This section is from the book "Complete Self-Instructing Library Of Practical Photography", by J. B. Schriever. Also available from Amazon: Complete Self-Instructing Library Of Practical Photography.
956. There are many forms, plans and arrangements which may be adopted in constructing an inexpensive ground floor studio. One which has proven a great success, for use in small towns where ample space may be had, and which permits of every inch of space within the walls of the building being utilized, is herein described, and is recommended to any one desirous of constructing such a building. The full interior dimensions of this building are 16 x 32 feet, yet the exact size is optional, and one should be governed by the space they have at their command. This studio is supplied with the skylight-room, reception-room, dark-room, as well as printing and finishing-rooms. (See diagram of floor plan, Illustration No. 105.)
Skylight-Room. The partition which separates the skylight-room from the other rooms runs diagonally from the front of the building to within five feet of the back. The dimensions are clearly given on the floor plan, the heavy black lines representing the partitions between the rooms. By this arrangement one has use of the full length of the building for a skylight-room, and it is possible to-use a lens of fairly good focal length for bust work especially. For full length figures and groups the room is of ample length to work conveniently. The skylight itself may be single or double-slant light. If single-slant it should not be larger than eight feet wide by ten feet high, extending into the room at the top about four feet, and the bottom of the light beginning at three feet from the floor. The slant of the light is about 20° from the perpendicular. Ground-glass will, of course, be the best to use for the skylight, yet if you do not care to go to the expense of procuring this glass, plain glass may be employed, and if you so desire, tissue or paraffine paper may be pasted in contact with the under side of the glass, in order to diffuse the light.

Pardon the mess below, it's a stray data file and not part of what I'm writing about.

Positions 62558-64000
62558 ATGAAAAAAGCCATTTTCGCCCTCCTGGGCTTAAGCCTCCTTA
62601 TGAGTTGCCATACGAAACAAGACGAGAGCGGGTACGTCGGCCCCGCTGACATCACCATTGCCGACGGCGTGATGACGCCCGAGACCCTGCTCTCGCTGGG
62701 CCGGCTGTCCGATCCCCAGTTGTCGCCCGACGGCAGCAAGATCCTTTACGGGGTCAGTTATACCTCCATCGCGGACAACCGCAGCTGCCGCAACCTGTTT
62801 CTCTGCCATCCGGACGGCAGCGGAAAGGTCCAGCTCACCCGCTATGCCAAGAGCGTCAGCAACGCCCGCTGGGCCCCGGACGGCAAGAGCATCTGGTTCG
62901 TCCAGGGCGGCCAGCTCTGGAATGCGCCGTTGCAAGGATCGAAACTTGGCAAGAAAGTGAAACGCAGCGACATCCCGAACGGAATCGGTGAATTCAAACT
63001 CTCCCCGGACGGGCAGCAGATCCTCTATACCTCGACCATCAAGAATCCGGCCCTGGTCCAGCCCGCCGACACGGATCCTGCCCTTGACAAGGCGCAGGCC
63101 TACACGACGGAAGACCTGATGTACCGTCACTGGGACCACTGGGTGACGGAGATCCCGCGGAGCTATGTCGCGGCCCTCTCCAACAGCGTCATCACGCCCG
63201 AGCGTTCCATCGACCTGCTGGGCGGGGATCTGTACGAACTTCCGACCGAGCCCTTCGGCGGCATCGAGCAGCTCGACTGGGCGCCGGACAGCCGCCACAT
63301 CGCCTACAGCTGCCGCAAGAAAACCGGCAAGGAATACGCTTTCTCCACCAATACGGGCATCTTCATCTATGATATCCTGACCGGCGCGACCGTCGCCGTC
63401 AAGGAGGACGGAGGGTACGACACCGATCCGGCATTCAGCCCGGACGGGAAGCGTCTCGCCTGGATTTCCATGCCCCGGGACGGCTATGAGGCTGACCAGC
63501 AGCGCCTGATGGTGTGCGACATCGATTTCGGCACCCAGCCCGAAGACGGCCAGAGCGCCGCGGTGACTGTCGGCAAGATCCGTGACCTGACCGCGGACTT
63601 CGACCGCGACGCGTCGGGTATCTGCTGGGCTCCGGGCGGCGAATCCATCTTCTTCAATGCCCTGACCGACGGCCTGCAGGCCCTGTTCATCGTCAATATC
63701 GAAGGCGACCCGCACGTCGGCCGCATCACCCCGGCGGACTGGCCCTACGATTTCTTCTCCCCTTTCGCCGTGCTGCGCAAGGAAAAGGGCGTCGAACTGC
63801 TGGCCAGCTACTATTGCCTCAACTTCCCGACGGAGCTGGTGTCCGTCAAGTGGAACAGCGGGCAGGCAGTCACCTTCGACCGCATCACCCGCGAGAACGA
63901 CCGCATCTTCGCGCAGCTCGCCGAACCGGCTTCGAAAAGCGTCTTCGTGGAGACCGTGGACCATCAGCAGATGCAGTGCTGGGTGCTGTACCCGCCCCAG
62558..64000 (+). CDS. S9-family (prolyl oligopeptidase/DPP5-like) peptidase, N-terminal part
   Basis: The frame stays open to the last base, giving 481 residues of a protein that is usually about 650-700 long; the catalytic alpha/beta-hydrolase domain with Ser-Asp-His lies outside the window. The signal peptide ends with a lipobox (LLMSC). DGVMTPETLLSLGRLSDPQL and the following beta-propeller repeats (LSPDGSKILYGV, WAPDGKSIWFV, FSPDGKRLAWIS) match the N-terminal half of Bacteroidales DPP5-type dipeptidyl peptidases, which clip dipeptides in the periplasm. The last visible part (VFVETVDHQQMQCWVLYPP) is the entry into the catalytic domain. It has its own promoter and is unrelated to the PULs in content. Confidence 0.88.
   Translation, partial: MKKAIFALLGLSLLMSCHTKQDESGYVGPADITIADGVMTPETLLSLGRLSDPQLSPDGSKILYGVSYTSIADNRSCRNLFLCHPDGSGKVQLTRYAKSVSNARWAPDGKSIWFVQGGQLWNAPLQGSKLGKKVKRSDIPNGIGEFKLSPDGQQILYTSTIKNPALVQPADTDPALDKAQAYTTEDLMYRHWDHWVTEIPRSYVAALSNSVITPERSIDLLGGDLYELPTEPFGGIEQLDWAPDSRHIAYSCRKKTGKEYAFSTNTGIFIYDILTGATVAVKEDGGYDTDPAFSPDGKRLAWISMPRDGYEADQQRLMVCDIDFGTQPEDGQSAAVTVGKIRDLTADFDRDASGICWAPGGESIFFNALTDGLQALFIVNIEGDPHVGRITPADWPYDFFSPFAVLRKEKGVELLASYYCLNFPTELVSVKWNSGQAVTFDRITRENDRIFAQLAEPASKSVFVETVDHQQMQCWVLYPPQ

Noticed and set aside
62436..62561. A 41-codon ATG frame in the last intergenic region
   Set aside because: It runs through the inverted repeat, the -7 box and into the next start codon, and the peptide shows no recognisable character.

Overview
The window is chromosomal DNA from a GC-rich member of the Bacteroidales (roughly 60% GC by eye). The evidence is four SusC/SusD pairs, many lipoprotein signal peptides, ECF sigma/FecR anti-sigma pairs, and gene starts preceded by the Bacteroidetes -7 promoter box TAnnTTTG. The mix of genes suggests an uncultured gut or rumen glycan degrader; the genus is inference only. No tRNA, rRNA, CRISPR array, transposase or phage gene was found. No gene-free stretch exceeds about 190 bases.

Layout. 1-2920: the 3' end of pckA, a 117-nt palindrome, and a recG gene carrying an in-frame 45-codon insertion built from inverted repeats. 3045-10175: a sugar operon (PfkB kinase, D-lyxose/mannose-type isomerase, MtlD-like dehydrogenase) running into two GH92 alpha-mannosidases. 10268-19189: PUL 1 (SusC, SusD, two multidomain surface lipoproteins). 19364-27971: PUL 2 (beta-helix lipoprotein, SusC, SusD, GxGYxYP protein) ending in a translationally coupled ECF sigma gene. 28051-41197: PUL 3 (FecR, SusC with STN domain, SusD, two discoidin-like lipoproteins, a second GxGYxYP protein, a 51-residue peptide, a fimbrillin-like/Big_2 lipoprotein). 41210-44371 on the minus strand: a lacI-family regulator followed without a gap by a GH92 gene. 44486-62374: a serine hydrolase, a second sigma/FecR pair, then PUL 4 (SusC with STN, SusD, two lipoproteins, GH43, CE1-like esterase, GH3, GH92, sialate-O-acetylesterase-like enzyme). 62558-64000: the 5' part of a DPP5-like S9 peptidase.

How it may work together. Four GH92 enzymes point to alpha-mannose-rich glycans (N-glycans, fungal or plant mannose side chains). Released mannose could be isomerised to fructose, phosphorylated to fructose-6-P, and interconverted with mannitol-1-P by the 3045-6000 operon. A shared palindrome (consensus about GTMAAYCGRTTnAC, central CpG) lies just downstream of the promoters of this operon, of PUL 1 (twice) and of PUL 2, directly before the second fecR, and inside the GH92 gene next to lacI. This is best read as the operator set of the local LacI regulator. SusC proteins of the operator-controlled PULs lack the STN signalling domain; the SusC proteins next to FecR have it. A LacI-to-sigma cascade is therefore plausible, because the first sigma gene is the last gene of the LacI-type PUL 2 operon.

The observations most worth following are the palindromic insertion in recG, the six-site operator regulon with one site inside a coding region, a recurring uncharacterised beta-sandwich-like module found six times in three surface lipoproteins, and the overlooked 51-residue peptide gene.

Covering Skylight With Tissue Paper. The simplest method of covering a skylight with tissue paper is to melt lard into a large metal tray and float the sheet of tissue paper on the bath of molten lard. By drawing it over the edge of the tray it is thoroughly drained, and may
Illustration No. 105 An Inexpensive Studio - Floor Plan.
See Paragraph No. 956 be placed against the glass, and with a soft cloth rubbed into contact. This tissue paper should be cut the exact size, before floating; this will save trimming afterwards. A skylight so covered will last for at least two years without renewing.
959. For all around work in a small studio the hip or double-slant light is recommended, with a side-light 4 ft. high by 8 ft. long, beginning 3 1/2 ft. from the floor, and a skylight 8 ft. square, set at an angle of about 45 degrees. This will give a good working light.
CHILD PORTRAIT STUDY Study No. 50 Geo. J. Parrot.
CHILD PORTRAIT STUDY Study No. 51 - See Page 584 J. M. Pottenger.